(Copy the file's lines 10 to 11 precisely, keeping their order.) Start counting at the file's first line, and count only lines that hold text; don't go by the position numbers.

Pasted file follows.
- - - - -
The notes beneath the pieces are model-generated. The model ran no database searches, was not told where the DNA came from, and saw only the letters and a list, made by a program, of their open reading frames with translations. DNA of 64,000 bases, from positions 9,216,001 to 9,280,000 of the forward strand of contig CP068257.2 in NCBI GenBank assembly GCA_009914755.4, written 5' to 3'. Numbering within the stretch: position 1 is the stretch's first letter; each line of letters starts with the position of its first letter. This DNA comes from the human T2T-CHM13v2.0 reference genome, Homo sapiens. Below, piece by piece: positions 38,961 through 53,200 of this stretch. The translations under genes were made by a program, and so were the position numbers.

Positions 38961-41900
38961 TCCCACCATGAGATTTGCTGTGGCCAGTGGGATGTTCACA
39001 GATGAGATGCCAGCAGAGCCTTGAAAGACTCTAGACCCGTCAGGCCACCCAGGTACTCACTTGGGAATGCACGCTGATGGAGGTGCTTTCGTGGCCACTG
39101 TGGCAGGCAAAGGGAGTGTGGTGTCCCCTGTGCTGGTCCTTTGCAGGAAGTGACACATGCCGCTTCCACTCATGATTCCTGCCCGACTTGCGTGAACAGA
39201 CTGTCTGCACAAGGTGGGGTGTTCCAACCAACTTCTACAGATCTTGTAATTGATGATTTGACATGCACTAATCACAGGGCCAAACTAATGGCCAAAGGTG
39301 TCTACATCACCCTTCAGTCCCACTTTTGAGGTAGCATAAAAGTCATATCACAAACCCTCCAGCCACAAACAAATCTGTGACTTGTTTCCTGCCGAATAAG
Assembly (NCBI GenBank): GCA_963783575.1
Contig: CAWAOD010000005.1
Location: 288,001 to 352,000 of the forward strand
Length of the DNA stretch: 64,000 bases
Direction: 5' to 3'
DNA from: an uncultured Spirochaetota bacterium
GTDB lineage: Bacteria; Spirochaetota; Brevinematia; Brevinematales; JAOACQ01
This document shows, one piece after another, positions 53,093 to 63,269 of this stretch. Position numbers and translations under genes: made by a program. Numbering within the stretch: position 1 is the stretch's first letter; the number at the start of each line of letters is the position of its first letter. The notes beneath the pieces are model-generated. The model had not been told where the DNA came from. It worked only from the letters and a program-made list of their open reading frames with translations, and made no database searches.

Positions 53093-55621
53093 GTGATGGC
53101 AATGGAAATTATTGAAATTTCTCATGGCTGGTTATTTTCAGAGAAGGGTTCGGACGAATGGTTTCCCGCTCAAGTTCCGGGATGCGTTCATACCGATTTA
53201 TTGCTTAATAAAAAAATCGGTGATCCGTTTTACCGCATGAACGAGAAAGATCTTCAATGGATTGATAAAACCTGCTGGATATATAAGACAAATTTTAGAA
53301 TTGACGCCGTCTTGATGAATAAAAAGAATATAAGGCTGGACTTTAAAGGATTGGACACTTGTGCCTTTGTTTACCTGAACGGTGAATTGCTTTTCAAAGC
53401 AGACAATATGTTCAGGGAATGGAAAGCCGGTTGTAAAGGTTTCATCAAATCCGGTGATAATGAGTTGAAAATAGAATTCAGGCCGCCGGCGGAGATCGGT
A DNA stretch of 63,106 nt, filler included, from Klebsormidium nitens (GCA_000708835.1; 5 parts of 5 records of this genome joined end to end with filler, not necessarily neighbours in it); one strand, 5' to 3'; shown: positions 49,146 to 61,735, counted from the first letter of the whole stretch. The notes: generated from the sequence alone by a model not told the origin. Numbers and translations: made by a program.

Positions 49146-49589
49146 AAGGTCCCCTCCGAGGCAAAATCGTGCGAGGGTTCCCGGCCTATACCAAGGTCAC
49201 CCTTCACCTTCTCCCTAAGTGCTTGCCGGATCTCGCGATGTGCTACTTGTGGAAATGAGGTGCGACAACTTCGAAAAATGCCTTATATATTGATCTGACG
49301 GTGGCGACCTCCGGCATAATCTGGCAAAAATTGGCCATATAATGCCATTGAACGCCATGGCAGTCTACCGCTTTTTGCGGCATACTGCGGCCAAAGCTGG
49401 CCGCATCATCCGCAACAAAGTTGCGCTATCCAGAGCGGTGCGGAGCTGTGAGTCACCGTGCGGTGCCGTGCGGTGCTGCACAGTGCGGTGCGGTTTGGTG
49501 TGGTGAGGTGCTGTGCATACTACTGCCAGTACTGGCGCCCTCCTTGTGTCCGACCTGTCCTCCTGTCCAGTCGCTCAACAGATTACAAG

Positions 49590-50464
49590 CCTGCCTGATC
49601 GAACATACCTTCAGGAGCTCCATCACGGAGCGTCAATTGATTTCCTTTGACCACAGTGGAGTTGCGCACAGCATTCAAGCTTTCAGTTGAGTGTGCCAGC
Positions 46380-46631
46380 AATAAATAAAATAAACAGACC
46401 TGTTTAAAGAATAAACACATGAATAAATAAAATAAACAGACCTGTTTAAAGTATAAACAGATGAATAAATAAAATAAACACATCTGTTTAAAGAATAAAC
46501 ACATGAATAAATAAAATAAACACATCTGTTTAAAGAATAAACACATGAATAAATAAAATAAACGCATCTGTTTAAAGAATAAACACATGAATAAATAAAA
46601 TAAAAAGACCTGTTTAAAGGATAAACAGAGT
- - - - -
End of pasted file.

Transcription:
Location: 288,001 to 352,000 of the forward strand
Length of the DNA stretch: 64,000 bases